As the husband of a successful female executive, I am more than familiar with the social stigmas placed on stay-at-home-dads. In my years of being my children’s primary caregiver, I’ve experienced it many times. I recall one story from my book, Lean On, that might help to shine a bit more perspective on my personal encounters.
Our daughter Viktoria had gone down the slide during recess at school. Not realizing that it was wet, her pants had become soaked through. Hoping to retrieve a dry pair, the school secretary called my wife Mirka’s number. After calling numerous times and leaving several messages, she finally realized she was not available and stopped calling. My wife was on a flight to Europe. I was at home, only five minutes away.
As society sees it, the mother is always the primary caregiver. That said, no one had thought to ask my daughter which parent to call for school emergencies. And, not knowing who was being called, Viktoria did not think to tell the nurse to call me. The school did have my contact information and eventually called me. I was there in five minutes with a pair of clean pants.
Today, it is completely normal for both partners to work outside the home. Of these families, according to a 2017 study conducted by the Center for American Progress, 41% of mothers were either the sole breadwinner or earned more than half the total household income. That figure includes single working mothers and married mothers who out-earn their husbands.
Of those families in which the mother was the primary breadwinner, many men had either gone part-time or chose to stay home and raise the children. In fact, according to a study conducted by the Pew Research Center, the percentage of stay-at-home dads has risen from 4% in 1989 to 7% in 2016 As a result, dads made up 17% of all stay-at-home parents in 2016, up from 10% in 1989. Among millennials (those aged 20 to 35 in 2016), 6% of dads were at home with their kids.
By comparison, 3% of Gen X dads were at home with their kids when they were the same age. Among stay-at-home dads, it’s becoming much more common to be home specifically to care for a family. In 2016, 24% of stay-at-home dads reported that this was the main reason they were at home, up from just 4% in 1989. In comparison, 78% of stay-at-home moms reported this was the main reason they were home, down from 86% in 1989.
Still, the greater society tends to carry on as usual, as if oblivious to the deep social currents that are changing our world. And these attitudes are not always from outside sources. They can be felt in close inner circles as well.
When I decided to give up my full-time career to be a stay-at-home dad, I definitely felt the pressure from friends and family. It may have seemed like good-natured teasing to them, but in truth it cut me to the bone. “Oh, I see you got the better deal here, sleeping late and playing golf and drinking beer all day.” “Oh, I see you’re doing women’s work. You should get a real job and be a real man.”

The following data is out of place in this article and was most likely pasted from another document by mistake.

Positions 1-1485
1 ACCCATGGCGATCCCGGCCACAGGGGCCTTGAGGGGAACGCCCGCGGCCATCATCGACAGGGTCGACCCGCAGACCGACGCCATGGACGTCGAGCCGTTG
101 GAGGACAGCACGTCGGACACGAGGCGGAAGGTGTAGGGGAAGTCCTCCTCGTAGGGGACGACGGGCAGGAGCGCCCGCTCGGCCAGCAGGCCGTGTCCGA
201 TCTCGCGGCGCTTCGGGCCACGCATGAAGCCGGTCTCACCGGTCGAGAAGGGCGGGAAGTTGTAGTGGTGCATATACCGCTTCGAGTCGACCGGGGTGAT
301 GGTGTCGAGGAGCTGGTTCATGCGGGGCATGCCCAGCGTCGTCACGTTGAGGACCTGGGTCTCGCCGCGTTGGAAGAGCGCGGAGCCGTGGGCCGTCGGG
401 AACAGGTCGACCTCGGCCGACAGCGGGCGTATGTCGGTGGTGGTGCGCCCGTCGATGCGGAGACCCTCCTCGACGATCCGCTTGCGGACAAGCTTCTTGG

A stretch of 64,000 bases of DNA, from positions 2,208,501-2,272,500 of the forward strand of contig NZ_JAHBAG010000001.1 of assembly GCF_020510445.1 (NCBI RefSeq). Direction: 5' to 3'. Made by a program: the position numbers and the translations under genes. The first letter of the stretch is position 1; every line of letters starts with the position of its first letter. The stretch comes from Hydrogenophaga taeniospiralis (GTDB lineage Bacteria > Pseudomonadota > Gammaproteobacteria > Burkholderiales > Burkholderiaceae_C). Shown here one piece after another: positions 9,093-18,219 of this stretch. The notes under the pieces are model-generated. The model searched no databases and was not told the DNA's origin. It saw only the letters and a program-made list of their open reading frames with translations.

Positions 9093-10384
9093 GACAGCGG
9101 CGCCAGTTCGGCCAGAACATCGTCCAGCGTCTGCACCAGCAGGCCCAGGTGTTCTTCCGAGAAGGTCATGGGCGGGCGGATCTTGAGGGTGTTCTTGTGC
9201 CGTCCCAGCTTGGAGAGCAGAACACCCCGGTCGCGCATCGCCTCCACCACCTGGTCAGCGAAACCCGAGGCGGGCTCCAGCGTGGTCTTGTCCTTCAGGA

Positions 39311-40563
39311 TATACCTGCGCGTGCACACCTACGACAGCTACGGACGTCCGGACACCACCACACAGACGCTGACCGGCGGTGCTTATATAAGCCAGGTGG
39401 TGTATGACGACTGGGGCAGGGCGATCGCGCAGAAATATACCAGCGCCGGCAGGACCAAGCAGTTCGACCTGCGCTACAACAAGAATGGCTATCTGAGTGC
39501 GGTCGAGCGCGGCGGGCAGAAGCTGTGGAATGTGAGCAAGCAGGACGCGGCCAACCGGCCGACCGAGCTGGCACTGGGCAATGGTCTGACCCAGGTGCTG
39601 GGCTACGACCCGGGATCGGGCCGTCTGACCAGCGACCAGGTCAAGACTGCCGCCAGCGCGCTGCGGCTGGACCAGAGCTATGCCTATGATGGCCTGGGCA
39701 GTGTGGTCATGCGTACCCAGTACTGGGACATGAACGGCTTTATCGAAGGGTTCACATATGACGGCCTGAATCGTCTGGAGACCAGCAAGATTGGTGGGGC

Ingrained attitudes take years to evolve into acceptance. Our society has a long way to go in dispelling old assumptions about a mother’s or father’s role in the family. Eventually, these attitudes will adjust to meet the new reality. But what would this new reality look like?
According to a recent article published by Pipeline Equity1, the benefits far outweigh the attitudes:
What happens when we normalize being a stay-at-home dad?
First, the U.S. economy gets a boost. We know that if men took on a larger share of work in the home, the U.S economy would be better off. If we allocated labor in a gender-neutral way and people made better use of their time and skills, output per hour would increase by 5.4%. More stay-at-home dads is the smart thing to do.
Second, a father’s different parenting style instills problem-solving abilities in children. Dads tend to parent with a hands-off style, which, over the long-term, results in better self-control in children, less risky behavior and better grades.
Third, increasing a father’s involvement in his children’s lives leads to better outcomes. Dads can provide a special type of care that mothers often do not provide. The value of diversity is important in raising happy, healthy children.
Bottom line: Men run households differently than women and that diversity is good for everyone.
As a supportive husband to a successful female executive, I am very familiar with the societal challenges that come with being a stay-at-home father. In my book, Lean On, I explore the stigma of swapping traditional roles, the prevailing societal attitudes of what a “real” family looks like and how you can make it work for your family.